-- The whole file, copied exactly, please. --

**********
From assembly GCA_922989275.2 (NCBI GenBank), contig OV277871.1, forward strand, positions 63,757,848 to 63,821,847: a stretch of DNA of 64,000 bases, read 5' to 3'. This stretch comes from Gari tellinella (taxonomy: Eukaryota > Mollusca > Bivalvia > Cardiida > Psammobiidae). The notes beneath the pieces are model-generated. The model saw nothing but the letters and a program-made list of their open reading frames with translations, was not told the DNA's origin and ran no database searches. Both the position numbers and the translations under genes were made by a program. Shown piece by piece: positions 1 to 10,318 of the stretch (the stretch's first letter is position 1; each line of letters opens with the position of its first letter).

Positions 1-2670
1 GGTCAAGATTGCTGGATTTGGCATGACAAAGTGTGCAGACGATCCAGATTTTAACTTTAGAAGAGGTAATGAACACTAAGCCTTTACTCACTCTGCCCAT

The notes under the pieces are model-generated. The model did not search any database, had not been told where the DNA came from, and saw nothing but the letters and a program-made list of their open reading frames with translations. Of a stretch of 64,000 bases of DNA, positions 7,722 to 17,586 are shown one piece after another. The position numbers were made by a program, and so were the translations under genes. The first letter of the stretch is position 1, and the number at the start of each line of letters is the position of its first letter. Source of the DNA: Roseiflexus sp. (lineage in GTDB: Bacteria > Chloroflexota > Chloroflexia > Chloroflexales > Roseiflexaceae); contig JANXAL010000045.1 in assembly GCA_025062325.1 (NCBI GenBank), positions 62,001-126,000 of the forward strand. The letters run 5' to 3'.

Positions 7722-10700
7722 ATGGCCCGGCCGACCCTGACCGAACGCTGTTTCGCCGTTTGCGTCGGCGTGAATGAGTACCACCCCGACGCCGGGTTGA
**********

From assembly GCA_922989275.2 (NCBI GenBank), contig OV277871.1, forward strand, positions 63,757,848 to 63,821,847: a stretch of DNA of 64,000 bases, read 5' to 3'. This stretch comes from Gari tellinella (taxonomy: Eukaryota > Mollusca > Bivalvia > Cardiida > Psammobiidae). The notes beneath the pieces are model-generated. The model saw nothing but the letters and a program-made list of their open reading frames with translations, was not told the DNA's origin and ran no database searches. Both the position numbers and the translations under genes were made by a program. Shown piece by piece: positions 1 to 10,318 of the stretch (the stretch's first letter is position 1; each line of letters opens with the position of its first letter).

Positions 1-2670
1 GGTCAAGATTGCTGGATTTGGCATGACAAAGTGTGCAGACGATCCAGATTTTAACTTTAGAAGAGGTAATGAACACTAAGCCTTTACTCACTCTGCCCAT

The notes under the pieces are model-generated. The model did not search any database, had not been told where the DNA came from, and saw nothing but the letters and a program-made list of their open reading frames with translations. Of a stretch of 64,000 bases of DNA, positions 7,722 to 17,586 are shown one piece after another. The position numbers were made by a program, and so were the translations under genes. The first letter of the stretch is position 1, and the number at the start of each line of letters is the position of its first letter. Source of the DNA: Roseiflexus sp. (lineage in GTDB: Bacteria > Chloroflexota > Chloroflexia > Chloroflexales > Roseiflexaceae); contig JANXAL010000045.1 in assembly GCA_025062325.1 (NCBI GenBank), positions 62,001-126,000 of the forward strand. The letters run 5' to 3'.

Positions 7722-10700
7722 ATGGCCCGGCCGACCCTGACCGAACGCTGTTTCGCCGTTTGCGTCGGCGTGAATGAGTACCACCCCGACGCCGGGTTGA